Imagine you are doing an asset search for someone who is considering filing for divorce but hasn’t done so yet. Do you want to tip off the monied spouse that you’re looking around?

  1. Do you know what the no-contact rule is and how to make sure you don’t violate it?

They had better know exactly what this rule is (model rule 4.2 that deals with communications with people represented by counsel). The states vary somewhat in their interpretation of whom this rule covers, but your investigator ought to know the rules where he works. Get him to tell you what they are. If he just says something like, “Don’t worry, we’ve been doing this for years and we’ve never had any trouble,” run away and find someone else.

They may indeed have had trouble but even if not, do you want to be the client they use to break the mold?

We did an entire article on this issue last year here in talking about interviewing someone’s ex-employees. It’s got some helpful examples of other things you can ask about.

  1. When you interview someone, how will you introduce yourself?

It is of the utmost importance that your investigator does not lie about who she is or why she is calling. Beyond the obvious illegality of pretending to be the police, for instance, there are professional responsibility concerns at play. Lawyers are not allowed to tell lies (“make untrue statements”) according to the rules. Sure there is some “dissembling” allowed in contract negotiations, and you can be vague without being completely misleading.

But if you are caught telling an outright lie (or allowing your agent to do it), watch out.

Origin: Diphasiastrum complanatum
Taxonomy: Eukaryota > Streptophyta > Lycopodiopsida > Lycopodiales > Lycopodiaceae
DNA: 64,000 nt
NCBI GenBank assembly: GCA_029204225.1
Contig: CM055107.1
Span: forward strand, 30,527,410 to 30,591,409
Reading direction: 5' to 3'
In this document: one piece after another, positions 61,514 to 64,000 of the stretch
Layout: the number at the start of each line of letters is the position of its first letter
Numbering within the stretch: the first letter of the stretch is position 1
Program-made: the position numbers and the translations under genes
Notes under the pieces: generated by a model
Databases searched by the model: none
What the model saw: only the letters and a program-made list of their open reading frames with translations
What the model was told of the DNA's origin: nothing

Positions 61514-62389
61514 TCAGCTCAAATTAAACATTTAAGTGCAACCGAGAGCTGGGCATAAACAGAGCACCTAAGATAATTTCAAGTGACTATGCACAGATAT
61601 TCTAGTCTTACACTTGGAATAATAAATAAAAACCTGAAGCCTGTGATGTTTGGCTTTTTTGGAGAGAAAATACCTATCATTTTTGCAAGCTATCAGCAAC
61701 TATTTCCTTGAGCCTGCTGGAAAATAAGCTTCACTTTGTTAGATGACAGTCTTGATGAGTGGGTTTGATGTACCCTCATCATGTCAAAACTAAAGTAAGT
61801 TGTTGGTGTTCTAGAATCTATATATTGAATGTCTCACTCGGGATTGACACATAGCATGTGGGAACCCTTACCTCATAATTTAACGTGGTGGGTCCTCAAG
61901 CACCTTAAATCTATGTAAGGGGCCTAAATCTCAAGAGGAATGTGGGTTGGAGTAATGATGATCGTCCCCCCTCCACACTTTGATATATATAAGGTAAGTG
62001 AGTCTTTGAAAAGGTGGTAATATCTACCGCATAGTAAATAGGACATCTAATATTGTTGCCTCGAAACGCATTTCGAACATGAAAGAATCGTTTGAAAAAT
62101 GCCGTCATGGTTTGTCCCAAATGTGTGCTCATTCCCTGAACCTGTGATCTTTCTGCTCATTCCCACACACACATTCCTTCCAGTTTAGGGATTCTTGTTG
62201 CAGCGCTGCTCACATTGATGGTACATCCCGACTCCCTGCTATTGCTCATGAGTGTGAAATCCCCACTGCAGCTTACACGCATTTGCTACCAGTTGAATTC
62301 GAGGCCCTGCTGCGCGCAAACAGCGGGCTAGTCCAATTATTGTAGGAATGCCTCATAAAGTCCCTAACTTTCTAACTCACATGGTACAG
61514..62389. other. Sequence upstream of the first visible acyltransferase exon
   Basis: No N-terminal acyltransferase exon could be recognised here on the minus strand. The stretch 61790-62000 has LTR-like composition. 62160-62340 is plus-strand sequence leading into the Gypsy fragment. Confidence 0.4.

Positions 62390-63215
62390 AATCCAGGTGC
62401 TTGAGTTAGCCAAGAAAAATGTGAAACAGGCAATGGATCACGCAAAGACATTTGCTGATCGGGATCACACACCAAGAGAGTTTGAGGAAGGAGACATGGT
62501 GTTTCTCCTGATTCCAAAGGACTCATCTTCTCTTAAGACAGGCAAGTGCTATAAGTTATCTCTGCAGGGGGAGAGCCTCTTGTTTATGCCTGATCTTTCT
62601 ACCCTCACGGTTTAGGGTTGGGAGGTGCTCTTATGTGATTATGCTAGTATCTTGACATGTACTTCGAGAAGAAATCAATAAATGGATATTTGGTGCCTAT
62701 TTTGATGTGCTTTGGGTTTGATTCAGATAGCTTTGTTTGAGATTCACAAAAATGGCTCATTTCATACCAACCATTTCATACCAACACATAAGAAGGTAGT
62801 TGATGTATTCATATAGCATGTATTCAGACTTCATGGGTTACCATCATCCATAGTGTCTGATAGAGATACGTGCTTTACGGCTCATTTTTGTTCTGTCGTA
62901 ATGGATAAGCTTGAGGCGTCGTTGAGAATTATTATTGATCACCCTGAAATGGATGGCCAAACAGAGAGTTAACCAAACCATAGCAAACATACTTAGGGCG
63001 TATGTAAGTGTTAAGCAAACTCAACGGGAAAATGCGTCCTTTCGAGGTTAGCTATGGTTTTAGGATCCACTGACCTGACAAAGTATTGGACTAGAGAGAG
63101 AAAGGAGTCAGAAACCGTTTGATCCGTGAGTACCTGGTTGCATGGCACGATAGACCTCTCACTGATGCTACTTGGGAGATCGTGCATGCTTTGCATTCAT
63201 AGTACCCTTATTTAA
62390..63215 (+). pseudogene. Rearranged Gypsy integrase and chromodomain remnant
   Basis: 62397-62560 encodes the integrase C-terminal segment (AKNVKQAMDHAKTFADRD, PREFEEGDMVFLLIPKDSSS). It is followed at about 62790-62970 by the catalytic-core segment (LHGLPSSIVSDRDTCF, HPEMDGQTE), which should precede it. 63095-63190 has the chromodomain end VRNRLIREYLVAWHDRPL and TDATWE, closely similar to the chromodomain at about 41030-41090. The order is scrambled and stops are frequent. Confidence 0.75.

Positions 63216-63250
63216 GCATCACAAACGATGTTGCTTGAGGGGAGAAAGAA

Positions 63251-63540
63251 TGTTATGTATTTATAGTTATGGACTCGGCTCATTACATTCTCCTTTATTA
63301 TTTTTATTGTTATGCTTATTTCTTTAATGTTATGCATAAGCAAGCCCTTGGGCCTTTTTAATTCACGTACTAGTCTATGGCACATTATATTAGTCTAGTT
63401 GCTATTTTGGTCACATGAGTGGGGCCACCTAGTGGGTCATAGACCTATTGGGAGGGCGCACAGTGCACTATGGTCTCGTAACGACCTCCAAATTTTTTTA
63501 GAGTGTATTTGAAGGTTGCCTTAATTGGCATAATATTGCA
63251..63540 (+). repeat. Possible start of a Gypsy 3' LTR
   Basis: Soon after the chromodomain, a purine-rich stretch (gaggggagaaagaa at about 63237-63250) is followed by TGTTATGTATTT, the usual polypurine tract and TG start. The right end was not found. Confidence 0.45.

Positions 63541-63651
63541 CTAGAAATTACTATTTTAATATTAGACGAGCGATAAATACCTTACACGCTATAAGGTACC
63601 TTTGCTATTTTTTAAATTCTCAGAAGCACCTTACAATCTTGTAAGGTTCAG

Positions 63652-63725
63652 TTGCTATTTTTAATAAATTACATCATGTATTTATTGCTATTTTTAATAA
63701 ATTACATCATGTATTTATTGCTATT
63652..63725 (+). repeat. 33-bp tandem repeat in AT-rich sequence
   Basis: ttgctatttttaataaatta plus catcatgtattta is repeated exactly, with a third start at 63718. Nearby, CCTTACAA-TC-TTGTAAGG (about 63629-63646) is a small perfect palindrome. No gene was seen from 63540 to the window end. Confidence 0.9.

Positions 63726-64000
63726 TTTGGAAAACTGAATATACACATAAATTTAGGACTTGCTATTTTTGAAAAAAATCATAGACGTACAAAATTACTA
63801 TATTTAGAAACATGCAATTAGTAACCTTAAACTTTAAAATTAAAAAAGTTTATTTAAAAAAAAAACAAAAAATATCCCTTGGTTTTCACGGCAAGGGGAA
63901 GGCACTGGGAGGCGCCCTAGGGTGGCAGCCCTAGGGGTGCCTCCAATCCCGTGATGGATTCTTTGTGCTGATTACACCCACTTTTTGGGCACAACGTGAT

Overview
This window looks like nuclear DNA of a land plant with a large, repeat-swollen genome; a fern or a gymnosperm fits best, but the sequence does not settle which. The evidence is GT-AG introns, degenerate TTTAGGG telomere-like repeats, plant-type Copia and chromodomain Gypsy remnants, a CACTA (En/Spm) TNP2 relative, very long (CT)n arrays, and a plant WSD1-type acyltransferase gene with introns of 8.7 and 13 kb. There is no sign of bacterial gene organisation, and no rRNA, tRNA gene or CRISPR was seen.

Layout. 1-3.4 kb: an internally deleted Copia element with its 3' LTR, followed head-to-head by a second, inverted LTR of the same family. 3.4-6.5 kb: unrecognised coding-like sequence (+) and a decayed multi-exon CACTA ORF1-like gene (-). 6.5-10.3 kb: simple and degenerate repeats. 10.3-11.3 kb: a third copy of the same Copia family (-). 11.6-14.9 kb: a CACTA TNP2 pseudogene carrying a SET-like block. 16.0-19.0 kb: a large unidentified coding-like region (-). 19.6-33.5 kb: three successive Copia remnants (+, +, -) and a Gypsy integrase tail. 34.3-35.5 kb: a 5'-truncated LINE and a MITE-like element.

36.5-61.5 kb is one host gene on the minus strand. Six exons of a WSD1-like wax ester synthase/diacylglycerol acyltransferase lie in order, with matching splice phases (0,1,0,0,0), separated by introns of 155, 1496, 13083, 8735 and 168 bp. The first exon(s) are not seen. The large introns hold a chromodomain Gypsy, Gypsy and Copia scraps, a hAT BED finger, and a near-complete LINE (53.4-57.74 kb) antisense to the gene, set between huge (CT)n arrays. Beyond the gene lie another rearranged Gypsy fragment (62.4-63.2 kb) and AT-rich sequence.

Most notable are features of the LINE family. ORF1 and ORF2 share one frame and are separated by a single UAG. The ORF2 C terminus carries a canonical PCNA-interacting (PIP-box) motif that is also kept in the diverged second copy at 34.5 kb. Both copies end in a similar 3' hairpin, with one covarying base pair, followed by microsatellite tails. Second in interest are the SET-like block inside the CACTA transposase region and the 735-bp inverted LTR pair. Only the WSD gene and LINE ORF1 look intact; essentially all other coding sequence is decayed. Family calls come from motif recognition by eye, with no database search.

In defending himself in an anti-trust case, Uber CEO Travis Kalanick hired an investigator. That investigator then mispresented the purpose of his calls while compiling background information about the plaintiff’s lawyer. Reuters reported on it in 2016. Instead of saying he was working against the lawyer, the investigator pretended he was compiling information for an article about excellent lawyers in the area.

The judge was not amused and ruled what had happened was enough to provide a reasonable basis to suspect that a fraud took place.[1]

Investigators should always use their real names and companies. If you don’t want them to reveal their client’s identity, that’s fine. Let them say they have a client who prefers to remain unidentified. Lots of people will agree to be interviewed even if they don’t know who the information is going to help.

Will all of these tests mean the investigator will do a great job? Not necessarily. You should still get recommendations if you can, but passing the test questions above will reduce the chances of getting into legal or ethical trouble, and who doesn’t want that?


A longer version of this article appeared in the American Bar Association’s Journal “Litigation” in 2017. Link for ABA members only.

Want to know more about how we work? Our website has a wide range of publications and videos. You can also read my book, The Art of Fact Investigation which is available at bookstores online and for order from independent book sellers. And check out our other blog, The Divorce Asset Hunter.

[1] Meyer v. Kalanick, U.S. District Court for the Southern District of New York, 1:15-cv-09796, document 76 filed Jun. 7, 2016.